Omnisphere is an extraordinarily powerful synthesizer.
Link to Website: www.spectrasonics.net
2. Native Instruments Komplete 12
Street Price: Komplete 12 – $599 (at time of writing)
Street Price: Komplete 12 Ultimate – $1199 (at time of writing)
Street Price: Komplete 12 Ultimate Collector’s Edition – $1599 (at time of writing)
There is no collection of plugins and VST Instruments anywhere like Komplete. Native Instruments takes all their work across multiple genres and flavors of sound generation and processing and drops it into an enormously coherent whole. There are a number of versions and the top one, Komplete 12 Ultimate Collector’s Edition, features over 150 products, more than 90,000 sounds and over 900GB of content. But let’s focus on the standard edition which has a more modest 60 products, 25,000 sounds and 220GB of content.
Within Komplete you’ll find a range of legacy instruments such as the FM synth FM8, the weird Absynth 5, and the drum powerhouse Battery 4, along with many cutting-edge synths like the modular Reaktor 6 Blocks, Kontour phase modulation, and Monark, the king of monosynths. Using the Kontakt 6 sampler, you have stacks of sample-based instruments included strummed acoustic guitar, pianos, electric Rhodes, orchestra strings, horns, and eastern instruments. Moving into percussion, there are the Polyplex drum sampler, Drum Lab percussion layering and a Studio Drummer with over 3,300 groove patterns. Plus, there is some of the most contemporary and performance-ready content you’ll find anywhere.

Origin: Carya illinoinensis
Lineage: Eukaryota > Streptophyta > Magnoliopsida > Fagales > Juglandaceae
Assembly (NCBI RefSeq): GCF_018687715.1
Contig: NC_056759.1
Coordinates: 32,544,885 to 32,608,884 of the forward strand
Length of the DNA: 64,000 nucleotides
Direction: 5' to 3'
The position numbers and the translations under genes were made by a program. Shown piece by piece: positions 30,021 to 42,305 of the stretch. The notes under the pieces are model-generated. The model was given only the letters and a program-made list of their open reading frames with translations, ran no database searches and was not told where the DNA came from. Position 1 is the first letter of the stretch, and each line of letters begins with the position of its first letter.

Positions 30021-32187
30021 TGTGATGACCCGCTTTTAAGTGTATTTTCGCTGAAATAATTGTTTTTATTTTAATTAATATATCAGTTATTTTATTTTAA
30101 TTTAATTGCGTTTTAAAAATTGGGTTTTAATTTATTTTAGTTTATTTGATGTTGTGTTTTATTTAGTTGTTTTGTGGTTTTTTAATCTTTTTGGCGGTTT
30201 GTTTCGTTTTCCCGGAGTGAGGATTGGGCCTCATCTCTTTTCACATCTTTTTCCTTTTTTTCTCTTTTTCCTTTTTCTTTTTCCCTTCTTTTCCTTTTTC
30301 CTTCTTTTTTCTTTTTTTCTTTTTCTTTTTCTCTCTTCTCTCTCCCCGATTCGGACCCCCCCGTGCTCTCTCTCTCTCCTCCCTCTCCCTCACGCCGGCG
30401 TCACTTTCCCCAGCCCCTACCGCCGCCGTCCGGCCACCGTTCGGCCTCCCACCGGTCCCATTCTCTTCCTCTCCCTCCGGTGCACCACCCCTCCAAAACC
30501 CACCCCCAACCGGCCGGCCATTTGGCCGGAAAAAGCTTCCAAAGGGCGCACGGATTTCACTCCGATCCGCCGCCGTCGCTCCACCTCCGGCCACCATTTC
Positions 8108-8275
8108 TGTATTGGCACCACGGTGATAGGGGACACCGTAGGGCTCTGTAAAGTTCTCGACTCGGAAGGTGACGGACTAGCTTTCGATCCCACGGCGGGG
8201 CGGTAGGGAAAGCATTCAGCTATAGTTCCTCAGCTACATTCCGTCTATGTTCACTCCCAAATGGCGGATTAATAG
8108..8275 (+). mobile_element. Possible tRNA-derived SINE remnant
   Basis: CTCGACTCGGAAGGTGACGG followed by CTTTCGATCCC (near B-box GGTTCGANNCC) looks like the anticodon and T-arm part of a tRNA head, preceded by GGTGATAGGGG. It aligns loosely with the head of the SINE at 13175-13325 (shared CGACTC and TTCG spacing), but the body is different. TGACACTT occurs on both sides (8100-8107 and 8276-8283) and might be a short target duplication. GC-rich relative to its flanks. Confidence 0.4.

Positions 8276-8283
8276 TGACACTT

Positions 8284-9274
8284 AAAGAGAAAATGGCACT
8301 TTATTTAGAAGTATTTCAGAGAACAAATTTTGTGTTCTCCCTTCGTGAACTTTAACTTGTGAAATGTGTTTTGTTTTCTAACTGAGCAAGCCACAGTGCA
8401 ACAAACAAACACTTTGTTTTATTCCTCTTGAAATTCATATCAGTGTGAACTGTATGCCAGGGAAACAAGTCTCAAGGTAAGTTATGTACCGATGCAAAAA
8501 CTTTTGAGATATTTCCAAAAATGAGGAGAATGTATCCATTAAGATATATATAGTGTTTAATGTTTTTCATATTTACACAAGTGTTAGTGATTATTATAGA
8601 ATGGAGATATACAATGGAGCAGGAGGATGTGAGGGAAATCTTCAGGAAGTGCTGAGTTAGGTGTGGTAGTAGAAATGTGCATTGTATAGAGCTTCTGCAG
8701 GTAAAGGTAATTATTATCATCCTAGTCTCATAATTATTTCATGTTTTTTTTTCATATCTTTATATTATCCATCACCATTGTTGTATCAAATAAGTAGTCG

The effects collection is comprehensive, simple and perfectly versatile with guitar amp and effect modeling, mixing and channel strip modules, delays and reverbs to die for.
You can use all these instruments, synths and plugins individually within your DAW software or you can browse through the sounds all together using the Komplete Kontrol software. This comes alive when using Native Instruments Komplete Kontrol hardware controllers with ready-mapped controls and simple knobs and controls to browse and load instruments. You save a ridiculous amount of money buying Komplete over buying individual products and it has become a studio staple.
Link to Website: www.native-instruments.com
Omnisphere is a hugely expansive synthesizer. Originally designed for pads, it has evolved to become a versatile playground of sound, landscapes, synthesis and rhythms that can reflect hardware but also take you off to planets you’ve never explored before.
3. Fxpansion CYPHER 2
Street Price: $199 (at time of writing)